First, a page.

With so many exciting and useful updates that appear especially useful for the businessperson on the go, version 2.2 of the Android OS may win a lot of hearts that it didn’t have before. What do you think? Will Google be able to rise and conquer or will Apple hold its ground?

Categories: News

Google TV is Here… Will You Watch?

The ongoing question “What Will Google Do Next” has just been answered… Google TV! Just announced today, 5/20/2010, Google is launching their own “web/tv” application that will run on the popular Android operating system and will stream web content to your television. Google will first introduce this new tv application inside of a “set top box” called a Buddy Box that you will plug directly into your tv. The hardware will have internet access to provide users with TV and web content from various sites including You Tube, Flickr, Pandora. Google has partnered with Sony, Intel, DirectTV and Logitech to create the hardware that will be used to run their application.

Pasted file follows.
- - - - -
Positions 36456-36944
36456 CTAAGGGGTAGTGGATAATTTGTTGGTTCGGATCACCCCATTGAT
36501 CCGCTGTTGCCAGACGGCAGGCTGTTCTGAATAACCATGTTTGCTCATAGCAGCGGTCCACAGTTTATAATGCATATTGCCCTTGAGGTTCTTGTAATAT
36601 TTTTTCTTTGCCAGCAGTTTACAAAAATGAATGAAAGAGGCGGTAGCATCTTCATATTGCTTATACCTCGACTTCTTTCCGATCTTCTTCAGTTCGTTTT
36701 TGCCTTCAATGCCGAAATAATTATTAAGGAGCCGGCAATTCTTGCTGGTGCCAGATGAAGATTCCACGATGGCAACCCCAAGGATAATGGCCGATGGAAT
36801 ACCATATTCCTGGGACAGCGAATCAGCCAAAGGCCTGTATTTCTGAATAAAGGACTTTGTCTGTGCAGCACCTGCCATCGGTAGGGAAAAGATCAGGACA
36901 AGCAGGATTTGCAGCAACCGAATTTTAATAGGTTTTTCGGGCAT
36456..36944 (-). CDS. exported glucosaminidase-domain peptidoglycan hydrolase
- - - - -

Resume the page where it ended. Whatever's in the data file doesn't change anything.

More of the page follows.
The Google TV application/software will soon be available directly on TV’s, Blu Ray players, and the above mentioned  set top boxes that all must have internet access.

If you already have a phone with the android OS on it, then don’t worry about needing a remote control. Google has stated that any android based cell phone can act as the remote control / keyboard that will control the Google TV application.

Google has been in your office at home and work for years, and more recently in your cell phone, and now they are trying to get in your living room…

Will you let them in?

Categories: News

Facebook is Making Major Waves Across the Web – Should Google Be Worried?

Facebook taking on Google

Facebook taking on Google